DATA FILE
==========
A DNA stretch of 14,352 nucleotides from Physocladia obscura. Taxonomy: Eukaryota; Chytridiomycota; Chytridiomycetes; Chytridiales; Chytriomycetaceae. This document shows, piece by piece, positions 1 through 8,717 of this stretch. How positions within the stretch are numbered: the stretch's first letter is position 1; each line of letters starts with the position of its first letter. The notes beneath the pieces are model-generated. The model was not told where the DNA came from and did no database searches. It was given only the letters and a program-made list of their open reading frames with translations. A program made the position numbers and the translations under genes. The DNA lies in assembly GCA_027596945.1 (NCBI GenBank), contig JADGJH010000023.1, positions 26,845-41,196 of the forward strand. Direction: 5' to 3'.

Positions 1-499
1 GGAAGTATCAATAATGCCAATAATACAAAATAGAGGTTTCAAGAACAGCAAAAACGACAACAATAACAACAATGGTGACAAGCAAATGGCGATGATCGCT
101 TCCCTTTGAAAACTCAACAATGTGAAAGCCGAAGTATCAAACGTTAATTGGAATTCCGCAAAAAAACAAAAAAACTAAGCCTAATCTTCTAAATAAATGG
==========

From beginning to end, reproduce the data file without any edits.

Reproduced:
A DNA stretch of 14,352 nucleotides from Physocladia obscura. Taxonomy: Eukaryota; Chytridiomycota; Chytridiomycetes; Chytridiales; Chytriomycetaceae. This document shows, piece by piece, positions 1 through 8,717 of this stretch. How positions within the stretch are numbered: the stretch's first letter is position 1; each line of letters starts with the position of its first letter. The notes beneath the pieces are model-generated. The model was not told where the DNA came from and did no database searches. It was given only the letters and a program-made list of their open reading frames with translations. A program made the position numbers and the translations under genes. The DNA lies in assembly GCA_027596945.1 (NCBI GenBank), contig JADGJH010000023.1, positions 26,845-41,196 of the forward strand. Direction: 5' to 3'.

Positions 1-499
1 GGAAGTATCAATAATGCCAATAATACAAAATAGAGGTTTCAAGAACAGCAAAAACGACAACAATAACAACAATGGTGACAAGCAAATGGCGATGATCGCT
101 TCCCTTTGAAAACTCAACAATGTGAAAGCCGAAGTATCAAACGTTAATTGGAATTCCGCAAAAAAACAAAAAAACTAAGCCTAATCTTCTAAATAAATGG